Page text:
electrons. Information about fundamental plasma parameters,
such as electron temperature, electron density, etc., are es-
sential in order to evaluate the energy transport into the
plasma. There are several diagnostic techniques employed
for the determination of electron density and temperature
which includes plasma spectroscopy,
4
Langmuir probe,
5
microwave and laser interferometries, and Thomson
scattering.
6“8
In this paper we report the studies on radio frequency
rf plasma using Langmuir probe and optical-emission spec-
troscopy OES . The plasma parameters such as ion density
and electron temperature were determined and their depen-
dence on properties of thin film deposited under similar
plasma conditions were studied. Plasma parameters were de-
termined for different rf powers keeping the distance from
the target a constant.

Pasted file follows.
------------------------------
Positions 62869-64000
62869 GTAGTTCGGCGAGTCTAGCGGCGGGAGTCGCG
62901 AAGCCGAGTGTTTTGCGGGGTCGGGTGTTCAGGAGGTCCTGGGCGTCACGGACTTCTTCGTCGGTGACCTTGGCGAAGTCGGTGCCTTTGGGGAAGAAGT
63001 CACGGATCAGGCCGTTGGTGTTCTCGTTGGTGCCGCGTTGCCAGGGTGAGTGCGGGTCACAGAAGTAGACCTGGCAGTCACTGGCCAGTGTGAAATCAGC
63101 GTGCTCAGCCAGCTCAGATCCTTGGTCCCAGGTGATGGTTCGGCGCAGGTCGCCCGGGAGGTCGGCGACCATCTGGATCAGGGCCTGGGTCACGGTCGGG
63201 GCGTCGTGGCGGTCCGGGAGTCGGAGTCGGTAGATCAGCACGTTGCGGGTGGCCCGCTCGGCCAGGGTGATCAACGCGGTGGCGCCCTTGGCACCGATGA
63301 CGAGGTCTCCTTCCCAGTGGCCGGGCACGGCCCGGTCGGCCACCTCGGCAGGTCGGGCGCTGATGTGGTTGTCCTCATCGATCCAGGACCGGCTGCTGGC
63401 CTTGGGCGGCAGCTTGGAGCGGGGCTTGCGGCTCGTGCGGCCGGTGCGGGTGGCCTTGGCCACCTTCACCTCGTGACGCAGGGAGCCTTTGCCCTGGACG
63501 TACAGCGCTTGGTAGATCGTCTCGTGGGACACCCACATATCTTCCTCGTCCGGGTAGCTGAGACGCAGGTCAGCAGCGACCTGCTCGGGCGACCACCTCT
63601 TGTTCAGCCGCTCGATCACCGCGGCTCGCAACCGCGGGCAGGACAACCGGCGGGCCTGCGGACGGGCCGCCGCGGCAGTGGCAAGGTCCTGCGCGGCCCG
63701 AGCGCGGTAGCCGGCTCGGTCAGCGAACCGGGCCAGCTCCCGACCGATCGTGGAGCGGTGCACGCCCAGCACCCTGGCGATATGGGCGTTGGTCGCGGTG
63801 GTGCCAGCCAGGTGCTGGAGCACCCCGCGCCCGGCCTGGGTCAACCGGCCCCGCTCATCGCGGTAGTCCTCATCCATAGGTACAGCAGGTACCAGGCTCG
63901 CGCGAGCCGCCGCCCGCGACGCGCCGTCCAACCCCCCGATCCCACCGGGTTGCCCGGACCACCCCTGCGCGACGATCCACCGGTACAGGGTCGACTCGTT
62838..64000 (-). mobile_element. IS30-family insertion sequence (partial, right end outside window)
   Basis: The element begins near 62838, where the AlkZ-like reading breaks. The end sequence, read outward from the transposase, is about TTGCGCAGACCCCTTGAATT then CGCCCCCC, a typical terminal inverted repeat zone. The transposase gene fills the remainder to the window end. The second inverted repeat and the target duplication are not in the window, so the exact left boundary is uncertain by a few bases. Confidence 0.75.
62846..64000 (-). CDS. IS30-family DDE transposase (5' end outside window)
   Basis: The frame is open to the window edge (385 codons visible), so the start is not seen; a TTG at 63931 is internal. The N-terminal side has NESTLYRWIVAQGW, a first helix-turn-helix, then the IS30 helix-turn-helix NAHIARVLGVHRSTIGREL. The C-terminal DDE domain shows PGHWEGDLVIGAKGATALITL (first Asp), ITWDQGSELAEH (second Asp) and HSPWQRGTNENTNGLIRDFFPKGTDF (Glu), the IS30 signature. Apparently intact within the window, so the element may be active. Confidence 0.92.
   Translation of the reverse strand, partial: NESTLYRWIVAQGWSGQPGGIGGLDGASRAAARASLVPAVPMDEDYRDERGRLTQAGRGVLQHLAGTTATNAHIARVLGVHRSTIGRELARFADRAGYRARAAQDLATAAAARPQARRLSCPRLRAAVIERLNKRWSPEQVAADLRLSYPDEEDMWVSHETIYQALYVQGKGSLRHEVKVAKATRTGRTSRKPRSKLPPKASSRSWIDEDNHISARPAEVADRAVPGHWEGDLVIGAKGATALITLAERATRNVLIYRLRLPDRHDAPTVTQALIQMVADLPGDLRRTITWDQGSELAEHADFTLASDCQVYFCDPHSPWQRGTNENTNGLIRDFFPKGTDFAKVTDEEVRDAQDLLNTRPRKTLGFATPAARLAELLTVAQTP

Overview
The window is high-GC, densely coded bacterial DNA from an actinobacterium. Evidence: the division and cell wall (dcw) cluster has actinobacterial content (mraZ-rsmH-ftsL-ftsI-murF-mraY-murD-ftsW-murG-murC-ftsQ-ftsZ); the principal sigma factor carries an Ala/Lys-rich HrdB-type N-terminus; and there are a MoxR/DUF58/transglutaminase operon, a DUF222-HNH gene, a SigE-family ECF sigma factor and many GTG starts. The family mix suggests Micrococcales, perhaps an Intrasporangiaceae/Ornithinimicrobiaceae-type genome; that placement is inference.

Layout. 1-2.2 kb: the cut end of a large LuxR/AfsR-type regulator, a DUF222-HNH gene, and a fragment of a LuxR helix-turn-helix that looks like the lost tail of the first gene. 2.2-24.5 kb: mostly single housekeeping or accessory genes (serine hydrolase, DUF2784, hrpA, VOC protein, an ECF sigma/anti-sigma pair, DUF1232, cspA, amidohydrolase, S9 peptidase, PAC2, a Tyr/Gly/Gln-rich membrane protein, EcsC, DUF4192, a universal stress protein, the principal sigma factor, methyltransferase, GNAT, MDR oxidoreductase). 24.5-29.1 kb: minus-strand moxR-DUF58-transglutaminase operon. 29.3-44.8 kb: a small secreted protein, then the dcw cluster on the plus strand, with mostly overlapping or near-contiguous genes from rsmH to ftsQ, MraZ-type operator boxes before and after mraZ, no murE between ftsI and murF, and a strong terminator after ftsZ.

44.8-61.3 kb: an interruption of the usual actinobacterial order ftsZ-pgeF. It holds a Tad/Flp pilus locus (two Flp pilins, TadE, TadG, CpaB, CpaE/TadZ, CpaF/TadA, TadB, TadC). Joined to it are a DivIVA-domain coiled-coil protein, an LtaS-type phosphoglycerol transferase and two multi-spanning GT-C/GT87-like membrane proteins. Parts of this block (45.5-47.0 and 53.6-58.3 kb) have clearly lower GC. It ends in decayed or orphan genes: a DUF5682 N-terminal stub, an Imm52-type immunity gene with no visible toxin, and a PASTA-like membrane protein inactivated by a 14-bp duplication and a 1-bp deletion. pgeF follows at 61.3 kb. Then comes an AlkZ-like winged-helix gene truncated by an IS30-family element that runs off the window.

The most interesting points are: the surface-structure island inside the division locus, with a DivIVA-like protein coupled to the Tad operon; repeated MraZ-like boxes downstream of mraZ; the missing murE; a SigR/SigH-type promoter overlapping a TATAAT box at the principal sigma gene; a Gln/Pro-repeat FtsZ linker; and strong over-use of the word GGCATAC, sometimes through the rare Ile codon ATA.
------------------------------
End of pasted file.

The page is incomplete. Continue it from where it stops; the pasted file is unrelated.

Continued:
II. EXPERIMENTAL SETUP
The vacuum chamber used for the rf plasma analysis
work was pumped down to a pressure of
10
-5
mbar by
means of a diffusion pump backed by rotary pump. An inert
background gas argon was introduced into the chamber via
a mass flow controller MFC up to a pressure of 0.01 mbar.
The target used in the present study was a 2-in-diam ITO
sintered disk containing 95 wt % of In
2
O
3
and 5 wt % of
SnO
2
.
Langmuir probe is one of the simplest techniques for
obtaining information about the ions in plasma. A rf compen-
sated Langmuir probe was used for plasma diagnostics Fig.
1 . The Langmuir probe assembly consists of a Tungsten
wire, 0.5 mm in diameter and 5 mm in length, supported by
a glass sleeve along with the rf compensating circuit. Probe
current is measured for bias voltages in the range of
-60 to +60 V. The probe voltage-current V-I characteris-
tics are plotted for different rf powers 20“50 W . Great care
was taken to prevent the probe feed wires being exposed to
the plasma since this will contribute to the measured probe
current. To ensure a clean probe surface, the probe wire was
replaced frequently.
a
Author to whom correspondence should be addressed: FAX:
91 484
2577595; electronic mail: mkj@cusat.ac.in